Local Communities and Post-Communist Transformation: Czechoslovakia, the Czech Republic and Slovakia

By Simon Smith | Go to book overview

1
Transformation as modernisation
Sociological readings of post-communist lifeworlds
Simon Smith

Sub-cultures of sociological activism

Shortly before the collapse of the communist regime in Czechoslovakia recognition grew among social scientists that socio-cultural networks at the micro-level were an important site for the generation of social capital and civic potential. 'Makeshift' institutions, a 'second' economy and 'second' society, together with a 'private' public discourse were elements of state socialist society with part-functional, part-disfunctional consequences, depending on the timescale of observation. Such 'islands of positive deviation' met social needs which the system failed, and compensated in some measure for the 'hollowing out' of the meso-sphere of civil society. Whereas practices sustained and/or promoted within the 'official sphere' had problematic implications for the process of democratisation, it seemed plausible, on the cusp of the post-communist era, that some of the structures and modes of behaviour developed within the 'second society' could become a reservoir of energy for the recolonisation of civil society or the emergence of new social actors substantially interested in democratisation and marketisation (Machonin and Tuček 1996:15).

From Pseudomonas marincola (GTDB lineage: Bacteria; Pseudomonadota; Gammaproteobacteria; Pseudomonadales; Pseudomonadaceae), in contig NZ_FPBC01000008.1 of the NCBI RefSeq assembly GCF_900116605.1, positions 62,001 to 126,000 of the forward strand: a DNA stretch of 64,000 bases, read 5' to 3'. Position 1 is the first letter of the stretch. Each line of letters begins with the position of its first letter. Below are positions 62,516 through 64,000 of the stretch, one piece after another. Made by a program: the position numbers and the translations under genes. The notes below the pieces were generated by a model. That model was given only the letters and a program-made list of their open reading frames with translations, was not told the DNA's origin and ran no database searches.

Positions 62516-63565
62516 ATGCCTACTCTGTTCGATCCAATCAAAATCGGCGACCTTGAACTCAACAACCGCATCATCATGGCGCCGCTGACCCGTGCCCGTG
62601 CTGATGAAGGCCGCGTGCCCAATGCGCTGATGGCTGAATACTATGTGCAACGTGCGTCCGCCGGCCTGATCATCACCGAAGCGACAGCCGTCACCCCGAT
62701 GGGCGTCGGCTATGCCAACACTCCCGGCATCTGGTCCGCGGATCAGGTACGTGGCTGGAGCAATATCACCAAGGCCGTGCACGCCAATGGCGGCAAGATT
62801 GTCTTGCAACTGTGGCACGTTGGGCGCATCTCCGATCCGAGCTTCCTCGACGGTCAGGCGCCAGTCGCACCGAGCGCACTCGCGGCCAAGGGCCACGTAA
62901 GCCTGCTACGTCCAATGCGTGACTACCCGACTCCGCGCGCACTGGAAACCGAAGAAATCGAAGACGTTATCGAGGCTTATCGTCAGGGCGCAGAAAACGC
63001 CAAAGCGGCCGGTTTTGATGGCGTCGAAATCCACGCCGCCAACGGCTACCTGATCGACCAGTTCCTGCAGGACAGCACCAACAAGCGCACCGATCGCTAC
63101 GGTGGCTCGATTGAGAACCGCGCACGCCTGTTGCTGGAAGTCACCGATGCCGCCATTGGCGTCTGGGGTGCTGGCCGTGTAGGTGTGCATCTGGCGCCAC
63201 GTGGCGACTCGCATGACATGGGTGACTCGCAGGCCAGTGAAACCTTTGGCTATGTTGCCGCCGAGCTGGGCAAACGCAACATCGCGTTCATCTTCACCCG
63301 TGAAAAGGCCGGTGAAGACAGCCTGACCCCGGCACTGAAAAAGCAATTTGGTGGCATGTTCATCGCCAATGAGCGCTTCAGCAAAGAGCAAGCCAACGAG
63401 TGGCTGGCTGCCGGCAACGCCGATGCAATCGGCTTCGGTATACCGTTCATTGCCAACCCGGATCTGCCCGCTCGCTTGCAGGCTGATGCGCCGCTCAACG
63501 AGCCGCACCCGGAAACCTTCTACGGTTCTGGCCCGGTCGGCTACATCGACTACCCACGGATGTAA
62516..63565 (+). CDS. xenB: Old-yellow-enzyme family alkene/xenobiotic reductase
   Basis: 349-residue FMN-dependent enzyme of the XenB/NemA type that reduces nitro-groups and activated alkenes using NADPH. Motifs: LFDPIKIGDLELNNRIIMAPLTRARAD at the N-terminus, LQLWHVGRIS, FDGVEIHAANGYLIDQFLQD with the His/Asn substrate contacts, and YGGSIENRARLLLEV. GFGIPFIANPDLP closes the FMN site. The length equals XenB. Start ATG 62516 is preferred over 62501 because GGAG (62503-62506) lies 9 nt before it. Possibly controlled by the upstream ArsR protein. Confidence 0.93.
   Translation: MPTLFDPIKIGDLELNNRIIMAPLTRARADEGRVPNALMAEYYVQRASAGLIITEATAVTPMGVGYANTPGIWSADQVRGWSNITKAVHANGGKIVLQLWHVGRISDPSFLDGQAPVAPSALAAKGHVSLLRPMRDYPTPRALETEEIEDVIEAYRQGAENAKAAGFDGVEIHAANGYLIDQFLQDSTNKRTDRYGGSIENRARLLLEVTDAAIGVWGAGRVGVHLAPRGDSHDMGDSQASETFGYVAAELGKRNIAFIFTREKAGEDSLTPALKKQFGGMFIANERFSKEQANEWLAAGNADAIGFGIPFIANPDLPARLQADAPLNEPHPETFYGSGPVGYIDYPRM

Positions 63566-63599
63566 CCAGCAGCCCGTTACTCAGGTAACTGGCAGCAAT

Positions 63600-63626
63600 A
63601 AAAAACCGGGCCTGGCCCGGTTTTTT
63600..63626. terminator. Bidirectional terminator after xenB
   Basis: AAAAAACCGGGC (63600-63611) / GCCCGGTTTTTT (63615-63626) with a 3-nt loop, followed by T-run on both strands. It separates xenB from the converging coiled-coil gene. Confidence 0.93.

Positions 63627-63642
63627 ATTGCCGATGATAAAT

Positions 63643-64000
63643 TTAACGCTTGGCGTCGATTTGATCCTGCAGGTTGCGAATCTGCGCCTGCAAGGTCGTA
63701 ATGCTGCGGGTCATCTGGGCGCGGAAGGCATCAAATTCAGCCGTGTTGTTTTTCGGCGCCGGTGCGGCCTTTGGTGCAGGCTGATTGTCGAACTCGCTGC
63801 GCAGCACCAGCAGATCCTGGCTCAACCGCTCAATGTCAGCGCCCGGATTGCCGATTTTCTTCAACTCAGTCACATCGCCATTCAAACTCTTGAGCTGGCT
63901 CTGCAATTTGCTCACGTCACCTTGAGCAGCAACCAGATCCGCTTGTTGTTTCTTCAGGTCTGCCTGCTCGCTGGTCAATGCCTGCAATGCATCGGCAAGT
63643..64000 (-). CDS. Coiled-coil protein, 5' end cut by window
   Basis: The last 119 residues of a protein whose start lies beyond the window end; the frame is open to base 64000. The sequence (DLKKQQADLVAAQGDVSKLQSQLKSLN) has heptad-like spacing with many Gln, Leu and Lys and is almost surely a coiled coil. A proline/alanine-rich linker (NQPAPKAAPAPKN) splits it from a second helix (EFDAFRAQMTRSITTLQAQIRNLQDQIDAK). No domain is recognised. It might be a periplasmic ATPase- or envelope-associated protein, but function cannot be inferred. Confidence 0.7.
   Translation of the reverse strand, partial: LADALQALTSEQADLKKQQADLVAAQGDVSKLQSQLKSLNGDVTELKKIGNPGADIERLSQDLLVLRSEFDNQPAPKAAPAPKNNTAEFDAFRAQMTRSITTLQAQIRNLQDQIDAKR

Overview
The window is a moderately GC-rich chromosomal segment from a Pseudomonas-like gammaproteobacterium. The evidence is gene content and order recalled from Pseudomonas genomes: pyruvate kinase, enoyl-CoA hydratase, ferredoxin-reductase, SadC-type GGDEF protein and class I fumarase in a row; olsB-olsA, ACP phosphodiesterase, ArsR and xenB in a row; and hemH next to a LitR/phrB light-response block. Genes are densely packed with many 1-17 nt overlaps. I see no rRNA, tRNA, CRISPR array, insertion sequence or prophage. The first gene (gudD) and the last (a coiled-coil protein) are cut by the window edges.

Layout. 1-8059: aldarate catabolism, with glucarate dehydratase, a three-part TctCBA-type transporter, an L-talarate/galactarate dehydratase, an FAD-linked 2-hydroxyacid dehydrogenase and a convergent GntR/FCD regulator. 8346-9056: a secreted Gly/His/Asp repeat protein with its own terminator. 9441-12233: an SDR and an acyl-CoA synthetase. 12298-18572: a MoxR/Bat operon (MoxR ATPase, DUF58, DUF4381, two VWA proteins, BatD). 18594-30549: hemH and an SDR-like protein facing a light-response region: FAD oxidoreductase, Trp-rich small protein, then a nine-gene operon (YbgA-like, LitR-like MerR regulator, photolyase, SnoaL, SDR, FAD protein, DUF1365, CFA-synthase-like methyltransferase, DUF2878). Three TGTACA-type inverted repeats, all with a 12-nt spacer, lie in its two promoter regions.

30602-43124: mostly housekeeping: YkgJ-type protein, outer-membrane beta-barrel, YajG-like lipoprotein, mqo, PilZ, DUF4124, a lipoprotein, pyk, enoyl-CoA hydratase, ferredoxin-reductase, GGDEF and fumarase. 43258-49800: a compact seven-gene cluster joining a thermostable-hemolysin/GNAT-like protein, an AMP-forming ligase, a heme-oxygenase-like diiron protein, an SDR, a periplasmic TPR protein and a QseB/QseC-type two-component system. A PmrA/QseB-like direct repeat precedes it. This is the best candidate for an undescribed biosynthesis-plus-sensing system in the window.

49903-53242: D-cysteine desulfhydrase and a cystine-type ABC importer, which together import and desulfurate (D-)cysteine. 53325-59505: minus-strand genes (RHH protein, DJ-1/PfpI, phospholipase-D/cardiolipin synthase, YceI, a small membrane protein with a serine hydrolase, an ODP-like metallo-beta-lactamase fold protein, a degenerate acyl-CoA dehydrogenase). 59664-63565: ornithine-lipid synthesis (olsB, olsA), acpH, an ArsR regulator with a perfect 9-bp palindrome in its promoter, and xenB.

By naming and locating these positive and negative potentials, Czech and Slovak sociologists in the 1980s had formulated a critique of the prevailing system, without explicitly committing themselves to a competing macro-social or macro-economic regulatory principle (such as capitalism). Róbert Roško's reflection on the second congress of the Slovak Sociological Society in September 1989 – 'a retrospective reading of the congress materials gives me a good feeling that we didn't overlook any of the urgent transformational and modernising tasks which ailed Slovakia on the eve of the November [regime] change' (Roško and Macháček 2000:6–7) – is largely valid. 1 In particular some Czech and especially Slovak sociologists had begun to define themselves as activists for a process of social transformation:

An 'activist' sociology is starting to take shape, closely connected with a sociology of everyday life, with creativity, with advisory activities, and

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Local Communities and Post-Communist Transformation: Czechoslovakia, the Czech Republic and Slovakia
Table of contents

Table of contents

  • Basees/Routledgecurzon Series on Russian and East European Studies ii
  • Title Page iii
  • Contents v
  • Tables vii
  • Contributors ix
  • Preface xi
  • Acknowledgements xv
  • 1 - Sociological Readings of Post-Communist Lifeworlds 1
  • Notes 13
  • Bibliography 14
  • 2 - Civil Society and Political Parties in the Czech Republic 19
  • Bibliography 39
  • 3 - Agents for Community Self-Determination? Experiences of Local Actors 41
  • Notes 85
  • Bibliography 89
  • 4 - The Slovak Union of Nature and Landscape Conservationists 92
  • Notes 103
  • 5 - Electronics Industry Workers in Slovakia 1995–2000 105
  • Notes 123
  • Bibliography 124
  • 6 - Case Studies from the Electronics Industry 126
  • Notes 141
  • 7 - The Czech Republic 1990–2000 143
  • Notes 158
  • Bibliography 159
  • 8 - Civic Potential as a Differentiating Factor in the Development of Local Communities 161
  • Bibliography 182
  • 9 - Group Strategies of Local Communities in Slovakia Facing Social Threats 184
  • Bibliography 205
  • 10 - The Narrativisation of Social Transformation 206
  • Notes 216
  • Bibliography 218
  • Index 221
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